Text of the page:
I just read doug’s “the best free vm hypervisor” article, which refers to some other benchmark overview.
Summary: if you want to to run a medium-heavy DB server on a VM, don’t do it on Xen, but VirtualBox is good.
Well, I figure anyone that has done virtualization on a larger scale might spill their coffee on that summary alone. Virtualbox is really a great tool for your laptop, but nothing to run any server on.
Let me add a few little details on that:
- some people will use the backend mode “file:” for their VMs. The reasons may vary, but they share the same issue: The linux loopback driver is extremely bad. The one in Oracle VM is heavily patched for performance, but still it will be not comparable to the one in NetBSD! The stock linux one is definitely the worst around.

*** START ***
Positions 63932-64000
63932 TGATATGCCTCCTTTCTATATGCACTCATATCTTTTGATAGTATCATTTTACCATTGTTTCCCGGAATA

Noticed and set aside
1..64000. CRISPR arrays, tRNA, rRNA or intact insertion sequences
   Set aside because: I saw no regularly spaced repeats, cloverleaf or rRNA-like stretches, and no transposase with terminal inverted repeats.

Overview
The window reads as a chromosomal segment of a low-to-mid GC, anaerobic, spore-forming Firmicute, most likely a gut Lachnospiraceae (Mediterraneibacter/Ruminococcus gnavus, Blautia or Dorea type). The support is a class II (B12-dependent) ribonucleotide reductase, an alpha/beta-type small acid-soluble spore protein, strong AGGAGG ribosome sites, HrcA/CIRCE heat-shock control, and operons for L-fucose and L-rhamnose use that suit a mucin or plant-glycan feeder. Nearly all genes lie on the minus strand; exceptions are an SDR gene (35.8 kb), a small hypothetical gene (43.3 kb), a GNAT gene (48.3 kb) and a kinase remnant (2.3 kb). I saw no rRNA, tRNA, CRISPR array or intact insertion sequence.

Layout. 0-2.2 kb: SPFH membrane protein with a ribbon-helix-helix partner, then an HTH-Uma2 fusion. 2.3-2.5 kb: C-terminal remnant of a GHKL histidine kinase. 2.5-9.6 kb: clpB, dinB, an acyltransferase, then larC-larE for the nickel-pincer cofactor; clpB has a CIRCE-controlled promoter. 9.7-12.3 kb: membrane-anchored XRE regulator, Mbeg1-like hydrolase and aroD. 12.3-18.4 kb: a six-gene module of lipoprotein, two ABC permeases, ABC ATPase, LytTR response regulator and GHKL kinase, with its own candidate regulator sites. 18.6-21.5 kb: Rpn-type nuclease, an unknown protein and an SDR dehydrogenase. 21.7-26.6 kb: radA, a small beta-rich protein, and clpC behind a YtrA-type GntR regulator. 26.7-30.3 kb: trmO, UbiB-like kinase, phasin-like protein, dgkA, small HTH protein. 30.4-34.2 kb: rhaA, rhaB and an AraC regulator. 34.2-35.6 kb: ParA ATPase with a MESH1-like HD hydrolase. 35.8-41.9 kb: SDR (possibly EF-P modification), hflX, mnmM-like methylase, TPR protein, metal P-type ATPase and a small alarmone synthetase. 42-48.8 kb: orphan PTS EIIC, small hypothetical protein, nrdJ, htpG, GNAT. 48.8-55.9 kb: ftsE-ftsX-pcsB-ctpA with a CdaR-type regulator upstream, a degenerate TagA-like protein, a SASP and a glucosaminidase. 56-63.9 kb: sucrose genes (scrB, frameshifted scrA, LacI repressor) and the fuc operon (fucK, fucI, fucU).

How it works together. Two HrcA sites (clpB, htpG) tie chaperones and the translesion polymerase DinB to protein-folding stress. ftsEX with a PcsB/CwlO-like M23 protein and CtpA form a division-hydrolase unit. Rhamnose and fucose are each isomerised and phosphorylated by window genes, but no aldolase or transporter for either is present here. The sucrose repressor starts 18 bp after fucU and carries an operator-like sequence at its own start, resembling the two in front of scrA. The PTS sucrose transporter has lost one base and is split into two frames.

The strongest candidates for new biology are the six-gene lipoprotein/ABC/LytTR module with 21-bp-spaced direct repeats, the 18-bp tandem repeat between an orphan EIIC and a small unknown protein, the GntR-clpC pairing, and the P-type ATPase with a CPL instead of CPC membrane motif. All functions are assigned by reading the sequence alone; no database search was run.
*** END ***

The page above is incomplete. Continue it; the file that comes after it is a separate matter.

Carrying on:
- Xen is the only linuxy platform that generally uses O_DIRECT for it’s file accesses. That means you’ll see lower performance numbers at the benefit of not losing your data. I dont have the source could digging mojo to simply proof that. I just figured it because all other platforms have no issue running on FUSE which doesn’t do O_DIRECT. Xen has issues with that, and this is a very strong indication that VirtualBox, VMWare Server 2.0 and KVM do _not_ avoid caching in the host.
Which, again, proves their high “a few vms on the desktop” focus.
Choosing anything like that for more than a DEV environment is something that may turn out OK for you. Or not.
I’ve already seen a whole OCFS2 test cluster go down when the host system died, all the filesystems in the VM were blocked. Things like that LVM and Multipath can’t handle barriers are just yet another reason to want a solution that ensures your host’s buffer cache is out of the path – even if it feels less snappy.
That aside, there’s surely enough work left in Xen with respect to better IO performance.